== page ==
Welcome to our third installment of Crypto FAQs. For our third round, we’ll look at some of our most frequently asked questions about cost basis, missing access, and how gifting crypto works. This post will answer:
- Can I change my cost basis reporting method at any time?
- What if I lost access to a wallet or exchange and can’t provide the required data?
- What if I am trading assets on behalf of someone else? How do I handle this?
- Can I gift cryptocurrency? How do I do that?
Crypto FAQ: Can I change my cost basis reporting method at any time?
Answer: There are no regulations in place that stop you from changing cost basis reporting methods. As a best practice, you’ll want to use Specific Identification to help you secure the most advantageous tax lot ID method. However, in the case that you do not have the correct data reporting on Specific Identification, you’ll have to use a first-in, first-out (FIFO) cost basis. Further, if you do change your reporting method you need to make sure you’re not “double counting” certain lots of assets twice.
Crypto FAQ: What if I lost access to a wallet or exchange and can’t provide the required data?
Answer: One of the trickiest aspects of owning cryptocurrency is finding a secure way to store it. Unfortunately, if you no longer have access to your wallet or exchange and you cannot provide the required data, there are specific rules that you have to follow in order to realize a tax benefit from this.
There are two common ways to attempt to recover lost cryptocurrency coins. First, you can try to extract your data from the hard drive using data recovery software. You can also attempt to use some sort of a crypto hunter service to recover the lost or stolen keys, but you’ll likely have to give them a cut of your holdings as compensation.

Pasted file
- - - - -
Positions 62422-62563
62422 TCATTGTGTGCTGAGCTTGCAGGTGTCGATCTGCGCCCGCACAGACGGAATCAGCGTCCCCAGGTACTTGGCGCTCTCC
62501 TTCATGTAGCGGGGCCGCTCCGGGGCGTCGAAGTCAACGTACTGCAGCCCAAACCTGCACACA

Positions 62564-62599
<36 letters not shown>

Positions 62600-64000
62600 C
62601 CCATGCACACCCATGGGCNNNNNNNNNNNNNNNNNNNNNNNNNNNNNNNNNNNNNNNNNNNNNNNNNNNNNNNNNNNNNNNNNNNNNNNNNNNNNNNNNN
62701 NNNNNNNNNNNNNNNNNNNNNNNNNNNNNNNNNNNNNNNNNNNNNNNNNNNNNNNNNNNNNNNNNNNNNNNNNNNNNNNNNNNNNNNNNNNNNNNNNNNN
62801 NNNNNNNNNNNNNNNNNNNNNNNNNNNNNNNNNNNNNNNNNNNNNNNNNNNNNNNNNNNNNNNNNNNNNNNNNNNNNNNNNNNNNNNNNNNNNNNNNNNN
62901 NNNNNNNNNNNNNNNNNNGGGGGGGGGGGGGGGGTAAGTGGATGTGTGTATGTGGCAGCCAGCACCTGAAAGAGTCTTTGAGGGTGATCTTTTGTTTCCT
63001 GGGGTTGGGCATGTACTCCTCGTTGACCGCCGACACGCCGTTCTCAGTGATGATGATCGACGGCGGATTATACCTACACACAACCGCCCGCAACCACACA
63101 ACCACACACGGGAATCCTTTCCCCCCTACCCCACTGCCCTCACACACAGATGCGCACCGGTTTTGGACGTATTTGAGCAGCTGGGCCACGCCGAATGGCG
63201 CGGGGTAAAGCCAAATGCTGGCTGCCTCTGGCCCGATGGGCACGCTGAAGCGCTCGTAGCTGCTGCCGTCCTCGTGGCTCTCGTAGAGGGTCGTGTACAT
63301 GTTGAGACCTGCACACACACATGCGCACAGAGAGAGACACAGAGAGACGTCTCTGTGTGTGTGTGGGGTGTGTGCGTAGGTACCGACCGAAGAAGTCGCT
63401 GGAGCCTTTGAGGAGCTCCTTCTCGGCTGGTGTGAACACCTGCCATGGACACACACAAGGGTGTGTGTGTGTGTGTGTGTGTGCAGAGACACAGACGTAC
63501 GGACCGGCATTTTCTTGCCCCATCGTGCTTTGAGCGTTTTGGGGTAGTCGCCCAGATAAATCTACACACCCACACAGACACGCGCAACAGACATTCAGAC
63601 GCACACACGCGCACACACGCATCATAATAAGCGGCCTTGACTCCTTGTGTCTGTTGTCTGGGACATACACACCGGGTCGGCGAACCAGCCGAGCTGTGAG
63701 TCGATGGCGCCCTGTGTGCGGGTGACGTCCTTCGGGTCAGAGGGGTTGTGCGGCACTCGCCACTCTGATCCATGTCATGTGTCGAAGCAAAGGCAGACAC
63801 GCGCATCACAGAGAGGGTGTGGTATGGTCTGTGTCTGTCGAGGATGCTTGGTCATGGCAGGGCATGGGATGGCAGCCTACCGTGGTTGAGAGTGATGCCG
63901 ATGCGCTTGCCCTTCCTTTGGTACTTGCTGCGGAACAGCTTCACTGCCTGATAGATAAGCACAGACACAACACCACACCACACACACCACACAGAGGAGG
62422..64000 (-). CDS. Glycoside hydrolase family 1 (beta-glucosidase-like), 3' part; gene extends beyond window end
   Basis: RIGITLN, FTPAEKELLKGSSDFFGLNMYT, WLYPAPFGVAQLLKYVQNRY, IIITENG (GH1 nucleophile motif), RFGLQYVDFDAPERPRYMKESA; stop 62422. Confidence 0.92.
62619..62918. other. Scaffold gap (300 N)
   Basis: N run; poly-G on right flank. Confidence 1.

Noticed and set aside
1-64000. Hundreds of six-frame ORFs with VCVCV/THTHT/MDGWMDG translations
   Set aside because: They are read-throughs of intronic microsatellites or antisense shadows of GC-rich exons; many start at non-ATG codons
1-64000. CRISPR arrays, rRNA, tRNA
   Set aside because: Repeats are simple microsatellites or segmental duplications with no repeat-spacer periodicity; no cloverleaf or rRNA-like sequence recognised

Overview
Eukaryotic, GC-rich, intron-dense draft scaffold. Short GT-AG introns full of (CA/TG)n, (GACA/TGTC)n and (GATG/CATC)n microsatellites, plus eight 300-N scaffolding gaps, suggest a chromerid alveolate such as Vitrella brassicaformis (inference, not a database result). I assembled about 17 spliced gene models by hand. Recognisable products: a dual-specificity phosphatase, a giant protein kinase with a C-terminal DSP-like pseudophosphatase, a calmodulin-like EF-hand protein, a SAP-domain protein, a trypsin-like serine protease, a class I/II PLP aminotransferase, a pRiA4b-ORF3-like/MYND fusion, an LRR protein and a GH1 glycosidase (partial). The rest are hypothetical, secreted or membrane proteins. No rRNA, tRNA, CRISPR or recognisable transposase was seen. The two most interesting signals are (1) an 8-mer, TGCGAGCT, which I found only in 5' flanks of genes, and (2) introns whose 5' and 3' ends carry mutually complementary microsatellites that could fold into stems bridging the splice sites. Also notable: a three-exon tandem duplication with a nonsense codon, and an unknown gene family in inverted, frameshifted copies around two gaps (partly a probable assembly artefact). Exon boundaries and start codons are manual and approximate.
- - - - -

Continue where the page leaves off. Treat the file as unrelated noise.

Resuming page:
Crypto FAQ: What if I am trading assets on behalf of someone else? How do I handle this?
Answer: Maybe you have a friend or family member who is extremely knowledgeable about cryptocurrency and you want them to trade assets on your behalf. While this is legal, know that the individual who is trading the cryptocurrency is ultimately liable for the transactions and tax reporting obligations. Rather than having a friend or family make trades on your behalf, it’s best to educate yourself on the basics of cryptocurrency investments so you understand how to purchase assets on your own.
Crypto FAQ: Can I gift cryptocurrency? How do I do that?
Answer: The short answer to whether or not you can gift cryptocurrency is yes. It’s important to note that if you receive cryptocurrency as a gift, you must sell, exchange or dispose of the cryptocurrency before you recognize any income. When you are ready to sell, your basis differs based on whether you have a gain or loss when you dispose of it. When determining if you have a gain, your basis is equal to the donor’s basis in addition to gift taxes present when the donor paid the gift. For losses, your basis is equivalent to either the fair market value of the currency when you received the gift or the lesser of the donor’s basis gift.
When it comes to determining the holding period for the currency that you received as a gift, it includes the time that the individual held onto the currency before gifting it to you. In the case that there is not any documentation that validates the holding period, your new holding period begins on the day after you received the gift.
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